Iglesia de Santo Tomás


This church on the plaza's east side dates from 1540 and is often the scene of rituals that are more distinctly Maya than Catholic. Inside, the floor of the church may be dotted with offerings of maize, flowers and bottles of liquor wrapped in corn husks; candles are arranged in specific patterns along low stone platforms. Enter through the side door rather than the front entrance and note that photography is very strictly not permitted inside.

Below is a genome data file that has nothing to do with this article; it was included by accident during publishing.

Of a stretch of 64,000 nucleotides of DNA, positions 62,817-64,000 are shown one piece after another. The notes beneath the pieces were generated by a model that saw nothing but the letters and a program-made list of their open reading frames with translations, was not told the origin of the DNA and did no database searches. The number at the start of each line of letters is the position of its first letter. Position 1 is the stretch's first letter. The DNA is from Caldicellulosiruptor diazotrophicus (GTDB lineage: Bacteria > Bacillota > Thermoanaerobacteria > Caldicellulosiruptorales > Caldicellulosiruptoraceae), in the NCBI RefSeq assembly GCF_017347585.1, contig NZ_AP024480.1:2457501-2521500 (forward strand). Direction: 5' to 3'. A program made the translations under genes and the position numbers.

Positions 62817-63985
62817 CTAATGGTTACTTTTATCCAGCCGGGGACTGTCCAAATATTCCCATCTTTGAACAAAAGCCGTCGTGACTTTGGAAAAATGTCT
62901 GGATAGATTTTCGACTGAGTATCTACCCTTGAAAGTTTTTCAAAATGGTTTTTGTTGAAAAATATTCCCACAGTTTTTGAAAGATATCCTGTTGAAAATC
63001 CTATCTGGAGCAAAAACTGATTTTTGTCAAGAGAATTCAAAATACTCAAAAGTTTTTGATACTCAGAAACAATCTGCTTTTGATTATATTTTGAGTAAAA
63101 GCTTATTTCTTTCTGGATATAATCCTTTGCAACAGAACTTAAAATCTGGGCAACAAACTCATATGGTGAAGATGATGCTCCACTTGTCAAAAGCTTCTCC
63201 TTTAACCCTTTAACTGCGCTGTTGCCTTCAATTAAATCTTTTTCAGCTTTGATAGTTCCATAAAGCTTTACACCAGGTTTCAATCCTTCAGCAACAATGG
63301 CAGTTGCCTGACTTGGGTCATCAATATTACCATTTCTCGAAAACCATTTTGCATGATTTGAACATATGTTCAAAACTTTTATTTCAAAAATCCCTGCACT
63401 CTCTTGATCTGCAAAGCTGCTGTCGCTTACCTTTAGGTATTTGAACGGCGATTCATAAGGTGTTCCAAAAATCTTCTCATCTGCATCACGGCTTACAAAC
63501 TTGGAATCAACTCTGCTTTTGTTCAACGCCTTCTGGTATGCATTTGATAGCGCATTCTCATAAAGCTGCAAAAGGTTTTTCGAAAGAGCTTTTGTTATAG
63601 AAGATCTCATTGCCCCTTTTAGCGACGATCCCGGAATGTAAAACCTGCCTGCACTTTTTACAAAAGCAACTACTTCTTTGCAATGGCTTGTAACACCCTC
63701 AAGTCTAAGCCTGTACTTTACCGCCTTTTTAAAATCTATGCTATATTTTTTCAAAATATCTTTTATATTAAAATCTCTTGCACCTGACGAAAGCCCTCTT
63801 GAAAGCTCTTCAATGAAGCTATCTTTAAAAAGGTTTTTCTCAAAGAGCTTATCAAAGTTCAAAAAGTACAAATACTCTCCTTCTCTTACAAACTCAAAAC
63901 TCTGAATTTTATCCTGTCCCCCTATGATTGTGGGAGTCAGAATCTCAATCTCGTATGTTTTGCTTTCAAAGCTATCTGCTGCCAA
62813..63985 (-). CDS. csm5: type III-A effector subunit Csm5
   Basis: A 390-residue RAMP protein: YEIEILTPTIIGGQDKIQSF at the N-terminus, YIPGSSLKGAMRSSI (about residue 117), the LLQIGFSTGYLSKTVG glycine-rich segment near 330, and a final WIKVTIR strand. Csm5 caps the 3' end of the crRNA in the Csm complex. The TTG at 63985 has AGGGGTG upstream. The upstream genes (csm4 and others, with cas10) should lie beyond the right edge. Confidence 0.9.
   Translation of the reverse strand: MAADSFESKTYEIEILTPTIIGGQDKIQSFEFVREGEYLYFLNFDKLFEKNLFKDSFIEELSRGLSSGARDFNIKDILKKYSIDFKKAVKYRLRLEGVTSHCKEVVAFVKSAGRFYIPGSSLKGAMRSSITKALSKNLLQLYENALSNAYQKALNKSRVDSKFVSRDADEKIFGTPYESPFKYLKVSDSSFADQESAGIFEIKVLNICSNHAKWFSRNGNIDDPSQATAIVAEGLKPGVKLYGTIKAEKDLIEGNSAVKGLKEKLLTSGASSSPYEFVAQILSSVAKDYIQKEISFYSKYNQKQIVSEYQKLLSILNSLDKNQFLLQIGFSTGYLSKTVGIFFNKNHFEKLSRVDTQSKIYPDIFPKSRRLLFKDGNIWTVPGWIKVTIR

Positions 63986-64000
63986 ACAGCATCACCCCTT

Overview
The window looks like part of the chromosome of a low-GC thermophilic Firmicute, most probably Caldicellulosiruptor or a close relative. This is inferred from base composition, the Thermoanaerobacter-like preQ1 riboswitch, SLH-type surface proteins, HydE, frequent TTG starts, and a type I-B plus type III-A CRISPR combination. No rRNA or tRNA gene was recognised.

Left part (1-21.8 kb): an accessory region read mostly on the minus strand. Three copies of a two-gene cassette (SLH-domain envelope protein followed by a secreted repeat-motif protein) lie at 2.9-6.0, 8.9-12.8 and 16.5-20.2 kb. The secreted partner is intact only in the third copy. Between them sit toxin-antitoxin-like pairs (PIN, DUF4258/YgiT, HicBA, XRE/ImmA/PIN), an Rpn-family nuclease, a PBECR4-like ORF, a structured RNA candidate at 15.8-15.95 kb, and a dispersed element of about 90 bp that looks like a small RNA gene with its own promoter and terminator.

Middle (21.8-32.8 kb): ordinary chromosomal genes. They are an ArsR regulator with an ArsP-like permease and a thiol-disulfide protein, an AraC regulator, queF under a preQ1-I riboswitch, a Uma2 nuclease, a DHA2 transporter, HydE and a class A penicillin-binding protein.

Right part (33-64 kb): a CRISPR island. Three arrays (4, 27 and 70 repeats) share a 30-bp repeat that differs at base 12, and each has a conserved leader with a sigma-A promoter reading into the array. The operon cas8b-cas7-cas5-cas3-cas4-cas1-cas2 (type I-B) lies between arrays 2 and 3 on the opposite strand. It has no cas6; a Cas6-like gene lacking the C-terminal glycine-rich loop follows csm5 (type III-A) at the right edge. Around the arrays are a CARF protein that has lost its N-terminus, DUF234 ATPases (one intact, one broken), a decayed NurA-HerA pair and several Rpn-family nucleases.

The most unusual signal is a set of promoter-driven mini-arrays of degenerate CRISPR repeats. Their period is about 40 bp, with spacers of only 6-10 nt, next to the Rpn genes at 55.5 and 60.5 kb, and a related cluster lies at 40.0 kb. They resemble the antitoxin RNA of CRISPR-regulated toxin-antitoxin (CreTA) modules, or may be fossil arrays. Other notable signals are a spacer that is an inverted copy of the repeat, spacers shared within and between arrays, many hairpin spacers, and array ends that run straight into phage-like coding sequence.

The church's front steps serve much the same purpose as the great flights of stairs leading up to Maya pyramids (there are 20 steps, for each day of the Maya calendar). For much of the day (especially Sunday), they smolder with incense of copal resin, while indigenous prayer leaders called chuchkajaues (mother-fathers) swing censers (usually tin cans poked with holes) and chant magic words marking the days of the ancient Maya calendar and in honor of ancestors. The candles and offerings inside recall those ancestors, many of whom are buried beneath the floor just as Maya kings were buried beneath pyramids.

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